It has been 5 years since I’ve done my masters study on very heavy resisted sprint training (VHRST) and 2 years since its publication in IJSPP. You can find it here. Main developments are that now there are quite a few peer-reviewed studies on the (heavy) resisted sprint training using different devices and implements (robotic devices, weighted sleds, ropes, Exergenie, etc.). Currently in July 2023 my search on PubMed netted 23 articles using the keywords “heavy resisted sprinting, sled sprinting”. In this article I don’t plan to convince you to either use or not use the VHRST but more in the direction on how to approach it and what you must be mindful when you do so. I will reference some literature and articles that dive deeper into the mechanical parts of the resisted sprint training with heavy loads. As a side note I believe the term resisted sprint training is more appropriate than resisted sprinting since we define sprinting as anything above 90% or even 95% of maximal sprinting speed and with heavy loads you are nowhere near that intensity.

“I believe the term resisted sprint training is more appropriate than resisted sprinting since we define sprinting as anything above 90% or even 95% of maximal sprinting speed and with heavy loads you are nowhere near that intensity.”

Should you use resistance for sprinting?

There has been an ongoing debate for a few years now – should you use (heavy) loads as a resistance and sprint with it? Is it beneficial? Are you risking an injury? What are the pros and cons? As with everything, there is a time and place to do it, no easy yes/no answers to be found here. Resisted sprint training (RST) is not a new thing, it has been around for a couple of decades. Yet people still argue. Like most arguments in our community, they make zero sense, since using RST is just a tool in our toolbox that you can you when appropriate. The only thing I my view we could argue about is when that “appropriate” time is, what implement can you use from the logistical standpoint and how are you going to track the progress.

Another one by Lorcan Mason deals with resisted sprinting and its role in developing sprinting performance, where the main applications are:

  1. RST is highly specific to the acceleration phase of the sprint.
  2. It results in greater trunk lean which can increase the ability to apply ground reaction forces (GRF) in a horizontal direction: determinant of acceleration performance.
  3. RST results in increased ground contact time which facilitates an increase in force production, resulting in greater impulse (force x duration).
  4. RST can be a tool to improve acceleration performance.

Here is a brief overview of the study on youth soccer players I co-authored 7:

The study aimed to compare study aimed to compare the effects of a 4-week short, power-optimized, heavy Resisted Sprint Training (RST) program with an Unresisted Sprint Training (UST) program among late pubertal adolescent soccer players. The primary finding was that the heavy RST group displayed improved sprint performance, particularly in early acceleration and maximal horizontal force production. The UST group showed no significant improvement, while a control group receiving regular soccer training exhibited no performance gains. The effectiveness of the RST program was attributed to factors such as a 50% velocity-reducing resistance with precise resistance application through a robotic system, and the participants’ relatively young age and low starting values of force production. The study’s short training intervention aligns with real-world team sport periodization, and heavy RST was found to be useful during the pre-season and in-season. The improvement in sprint performance with RST was linked to enhanced sprint acceleration, supported by changes in maximal horizontal force production and technical improvements. This suggests that the RST protocol primarily influenced neural and technical adaptations rather than overall physical development. A video presentation from Youth Conference 2018 in Ljubljana can be found here. 6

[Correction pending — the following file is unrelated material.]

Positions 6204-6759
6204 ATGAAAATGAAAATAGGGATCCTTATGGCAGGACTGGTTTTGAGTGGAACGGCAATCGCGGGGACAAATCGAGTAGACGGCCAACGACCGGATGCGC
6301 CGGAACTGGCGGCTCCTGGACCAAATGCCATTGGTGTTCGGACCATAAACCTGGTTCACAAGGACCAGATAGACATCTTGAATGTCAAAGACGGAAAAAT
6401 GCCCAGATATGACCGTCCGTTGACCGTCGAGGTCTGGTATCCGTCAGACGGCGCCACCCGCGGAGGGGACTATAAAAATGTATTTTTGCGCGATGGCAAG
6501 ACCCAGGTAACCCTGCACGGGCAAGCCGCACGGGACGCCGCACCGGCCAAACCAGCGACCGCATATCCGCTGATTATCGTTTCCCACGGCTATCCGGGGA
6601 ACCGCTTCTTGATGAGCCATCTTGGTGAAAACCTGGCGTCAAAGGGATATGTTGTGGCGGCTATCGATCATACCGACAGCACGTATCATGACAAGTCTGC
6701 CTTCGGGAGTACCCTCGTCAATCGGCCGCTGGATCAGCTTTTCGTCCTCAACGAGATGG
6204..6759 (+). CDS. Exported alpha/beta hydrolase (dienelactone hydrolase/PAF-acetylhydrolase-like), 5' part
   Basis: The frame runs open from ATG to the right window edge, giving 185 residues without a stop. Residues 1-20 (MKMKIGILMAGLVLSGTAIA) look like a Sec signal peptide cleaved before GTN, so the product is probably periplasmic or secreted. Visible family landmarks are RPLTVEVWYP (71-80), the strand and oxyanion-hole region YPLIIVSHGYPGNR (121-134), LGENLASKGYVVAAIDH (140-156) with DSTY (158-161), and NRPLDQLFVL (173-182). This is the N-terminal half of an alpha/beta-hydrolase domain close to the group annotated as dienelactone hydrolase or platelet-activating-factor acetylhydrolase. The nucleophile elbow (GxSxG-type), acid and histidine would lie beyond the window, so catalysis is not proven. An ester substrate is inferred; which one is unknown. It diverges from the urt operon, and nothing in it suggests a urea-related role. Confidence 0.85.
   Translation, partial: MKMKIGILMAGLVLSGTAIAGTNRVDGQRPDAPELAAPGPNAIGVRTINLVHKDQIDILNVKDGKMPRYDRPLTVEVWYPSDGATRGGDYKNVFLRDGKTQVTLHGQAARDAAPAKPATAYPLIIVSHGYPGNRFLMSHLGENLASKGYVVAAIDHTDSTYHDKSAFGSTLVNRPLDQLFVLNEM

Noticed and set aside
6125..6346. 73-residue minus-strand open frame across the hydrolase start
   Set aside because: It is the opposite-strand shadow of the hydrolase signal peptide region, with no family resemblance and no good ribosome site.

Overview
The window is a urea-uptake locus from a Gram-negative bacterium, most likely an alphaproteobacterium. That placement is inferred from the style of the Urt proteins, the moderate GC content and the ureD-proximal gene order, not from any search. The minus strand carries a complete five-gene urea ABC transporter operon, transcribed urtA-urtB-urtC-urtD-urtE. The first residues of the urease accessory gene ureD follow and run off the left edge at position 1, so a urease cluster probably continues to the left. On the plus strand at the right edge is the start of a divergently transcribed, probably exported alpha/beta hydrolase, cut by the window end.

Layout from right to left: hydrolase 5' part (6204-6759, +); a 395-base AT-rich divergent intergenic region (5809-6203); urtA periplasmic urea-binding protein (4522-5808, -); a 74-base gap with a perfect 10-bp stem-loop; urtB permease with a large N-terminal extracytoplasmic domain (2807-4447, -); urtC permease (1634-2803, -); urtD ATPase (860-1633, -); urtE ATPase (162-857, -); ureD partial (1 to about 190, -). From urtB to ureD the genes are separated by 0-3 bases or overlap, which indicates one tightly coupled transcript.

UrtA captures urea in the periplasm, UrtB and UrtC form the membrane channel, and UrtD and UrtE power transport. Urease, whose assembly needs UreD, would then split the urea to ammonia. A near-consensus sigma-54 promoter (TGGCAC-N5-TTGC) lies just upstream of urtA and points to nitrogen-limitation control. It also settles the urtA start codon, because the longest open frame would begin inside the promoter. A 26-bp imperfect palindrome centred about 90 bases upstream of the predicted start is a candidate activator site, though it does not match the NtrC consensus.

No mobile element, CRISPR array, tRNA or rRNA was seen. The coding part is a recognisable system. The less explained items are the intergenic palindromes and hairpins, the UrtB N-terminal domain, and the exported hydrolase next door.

A group of young men playing a game of frisbee Description automatically generated

Figure 1: Athlete at the beginning of a resisted sprint using a robotic device.

Based on the literature 7 and practical observations I propose the following guidelines:

  • Very-heavy resisted sprint training [VHRST] is defined as a load that slows down the athlete by 50% or more of his or her maximal sprinting speed [MSS].
  • Heavy resisted sprint training [HRST] is a load that slows down the athlete by 30%-50% of his or her MSS.
  • Light resisted sprint training [LRST] is a load that slows down the athlete by less than 30% of his or her MSS.

After reading this, the answer, or better said, the focus shouldn’t be whether you should use resistance but rather how much resistance to elicit the positive changes associated with RST. Later on in this article I will also cover the common concerns and risks associated with HRST. But based on the data out there, there are many benefits in using HRST to enhance the performance of athletes engaged in high-velocity running-oriented sports. As per study from Lahti et. al 8 resistance associated with a ∼50% drop in maximal running velocity is preferred when compared to ∼60%.

Starting with resisted sprint training

How to measure the MSS drop-off?